6- Don't pass irrelevant compliments

I saw a proposal where the freelancer was unnecessarily complimenting the design and layout of a client's website describing the science behind colors and how well-chosen they are. While the client was just looking for someone who can create social media communities for that site.

Passing a compliment is a very tricky thing. It mostly doesn't go well if you haven't analyzed the situation the next person is into. Better keeping the proposal to the point.



7- Don't Over-Commit

Everyone likes getting more value, but don't get yourself trapped by making over-commitment. Let it be a surprise if you are delivering more than what you had promised. If a client is looking for someone who can write 10 articles a week, just write in your proposal that you can do that work, that's it. It would still be a good proposal.

Over-committing also makes it look like you are going hard to get the project which is again not a very pro approach.


8- Don't bid before a complete understanding of the job

Make sure that you have understood what the client is looking for. Identifying the problem statement is pure art. Many times the way a project is described makes it difficult in identifying the problem statement. You would need to read the job description multiple times to find the problem statement. Without knowing what exactly a client is looking for, you can't win a client.

Some might find the problem statement by reading a job description just once, some might need to read it five times. Everyone has different analytical ability, hence everyone would need a different amount of time to identify the problem statement.


9- Don't submit where you don't fit

If you know about Facebook marketing, but you don't know how to use Facebook Pixel (which is an important tool used in conversion tracking), don't submit your proposal there. I have seen freelancers submitting proposals on jobs that require a type of skill that they haven't learned completely yet.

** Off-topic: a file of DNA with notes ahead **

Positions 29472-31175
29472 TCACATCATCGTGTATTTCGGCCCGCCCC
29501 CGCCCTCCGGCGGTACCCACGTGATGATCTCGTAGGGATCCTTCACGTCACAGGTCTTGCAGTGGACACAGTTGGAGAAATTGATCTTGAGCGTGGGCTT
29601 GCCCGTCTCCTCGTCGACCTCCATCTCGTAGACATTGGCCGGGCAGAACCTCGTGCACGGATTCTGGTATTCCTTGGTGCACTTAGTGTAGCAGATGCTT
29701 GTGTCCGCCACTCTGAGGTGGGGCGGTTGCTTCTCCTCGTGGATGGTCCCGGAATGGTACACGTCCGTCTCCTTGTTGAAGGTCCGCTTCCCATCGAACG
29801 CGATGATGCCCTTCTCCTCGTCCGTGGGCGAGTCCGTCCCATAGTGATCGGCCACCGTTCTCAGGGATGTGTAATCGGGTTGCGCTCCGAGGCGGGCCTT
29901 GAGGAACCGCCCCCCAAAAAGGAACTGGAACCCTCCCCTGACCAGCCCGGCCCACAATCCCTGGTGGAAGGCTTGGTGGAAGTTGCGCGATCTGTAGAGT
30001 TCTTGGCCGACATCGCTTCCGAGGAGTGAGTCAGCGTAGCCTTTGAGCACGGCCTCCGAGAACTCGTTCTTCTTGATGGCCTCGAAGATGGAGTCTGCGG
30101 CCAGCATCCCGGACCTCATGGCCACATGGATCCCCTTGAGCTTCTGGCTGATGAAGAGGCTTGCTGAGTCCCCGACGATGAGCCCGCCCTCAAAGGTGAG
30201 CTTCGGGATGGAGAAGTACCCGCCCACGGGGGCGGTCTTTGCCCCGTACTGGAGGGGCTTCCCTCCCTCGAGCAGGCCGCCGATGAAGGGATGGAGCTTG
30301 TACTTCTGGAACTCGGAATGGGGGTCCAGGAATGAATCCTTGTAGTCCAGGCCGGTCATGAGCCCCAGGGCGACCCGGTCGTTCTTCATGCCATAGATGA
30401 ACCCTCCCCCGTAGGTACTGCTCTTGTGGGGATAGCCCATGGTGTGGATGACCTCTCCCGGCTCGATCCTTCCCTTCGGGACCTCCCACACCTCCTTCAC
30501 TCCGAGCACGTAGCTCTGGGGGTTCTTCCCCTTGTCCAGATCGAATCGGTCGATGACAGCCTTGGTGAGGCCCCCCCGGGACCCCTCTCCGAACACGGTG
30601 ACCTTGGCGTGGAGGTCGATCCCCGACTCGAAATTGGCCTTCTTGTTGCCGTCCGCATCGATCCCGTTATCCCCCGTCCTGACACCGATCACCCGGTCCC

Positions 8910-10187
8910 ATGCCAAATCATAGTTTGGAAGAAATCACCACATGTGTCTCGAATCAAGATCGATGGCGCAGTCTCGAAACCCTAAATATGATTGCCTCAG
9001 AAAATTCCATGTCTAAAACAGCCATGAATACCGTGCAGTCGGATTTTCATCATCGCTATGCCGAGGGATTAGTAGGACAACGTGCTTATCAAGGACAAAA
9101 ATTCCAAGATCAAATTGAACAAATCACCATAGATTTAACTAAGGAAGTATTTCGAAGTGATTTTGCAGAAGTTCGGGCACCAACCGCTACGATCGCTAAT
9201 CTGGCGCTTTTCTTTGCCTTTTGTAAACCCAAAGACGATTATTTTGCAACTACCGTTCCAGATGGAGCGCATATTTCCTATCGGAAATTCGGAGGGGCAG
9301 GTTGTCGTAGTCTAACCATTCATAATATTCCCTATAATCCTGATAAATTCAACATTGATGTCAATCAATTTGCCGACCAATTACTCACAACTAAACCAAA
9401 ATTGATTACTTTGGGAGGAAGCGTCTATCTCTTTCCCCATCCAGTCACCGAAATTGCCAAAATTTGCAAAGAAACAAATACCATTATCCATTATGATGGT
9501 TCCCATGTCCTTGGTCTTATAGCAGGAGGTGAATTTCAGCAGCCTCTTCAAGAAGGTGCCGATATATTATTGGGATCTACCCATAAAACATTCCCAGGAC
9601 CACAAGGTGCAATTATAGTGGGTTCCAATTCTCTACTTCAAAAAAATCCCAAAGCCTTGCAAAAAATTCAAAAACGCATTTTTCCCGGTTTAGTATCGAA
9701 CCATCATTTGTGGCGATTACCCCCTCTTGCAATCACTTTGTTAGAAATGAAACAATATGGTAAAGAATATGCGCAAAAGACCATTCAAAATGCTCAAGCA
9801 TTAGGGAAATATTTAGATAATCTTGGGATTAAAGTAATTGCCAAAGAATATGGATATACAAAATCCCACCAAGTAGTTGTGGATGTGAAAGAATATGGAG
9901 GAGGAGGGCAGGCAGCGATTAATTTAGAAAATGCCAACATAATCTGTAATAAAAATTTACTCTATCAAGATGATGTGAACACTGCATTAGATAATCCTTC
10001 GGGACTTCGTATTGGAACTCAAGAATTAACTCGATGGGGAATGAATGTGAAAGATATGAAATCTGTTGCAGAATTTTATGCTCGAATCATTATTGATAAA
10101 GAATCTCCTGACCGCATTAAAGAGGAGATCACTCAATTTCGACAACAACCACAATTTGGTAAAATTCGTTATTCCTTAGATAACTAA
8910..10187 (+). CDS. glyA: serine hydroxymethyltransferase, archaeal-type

You might get such projects, but won't be able to deliver satisfactory results. As you know, even one negative feedback can affect your profile, so better not to put your profile reputation at stake.


10- Don't avoid questions

Don't be a lazy freelancer. Many clients prefer to ask more questions than others. It is their way of evaluating your proposals and making sure that they are hiring the right freelancer for the right job. You would see many projects where the clients have put a requirement to answer their stock of questions.

Don't avoid those questions, don't close the browser tab or press backspace on such projects. Answers those three-four questions along with writing a project-winning proposal.


11- Don't present yourself as a jack of all trades

The client prefers to work with people who are specialized in one thing, so you should always try to present yourself as someone who is good at one particular thing, rather than presenting yourself as a jack of all trades. You might be a multipotential freelancer having a variety of skills, but it is still recommended to position yourself in one particular skill.

You can always surprise your clients later by telling them that you can deliver more than they knew at the beginning. But mentioning multiple skills at the beginning can confuse the client and he would skip the proposal in their search of finding the right fit.


12- Don't end your proposal abruptly

Always put a smooth end to your proposal. One way of ending a proposal is by putting a relevant open-ended question. You can ask for other aspects of the projects when you are finishing your proposal but never just end it all of a sudden.

These are some of the top mistakes that I have observed beginners committing. There could be many more such things that need to be avoided, but these twelve are the common mistakes that can generally be helpful for all new freelancers. If you have got something to say that can add value in this article, do share it to make this list helpful for others.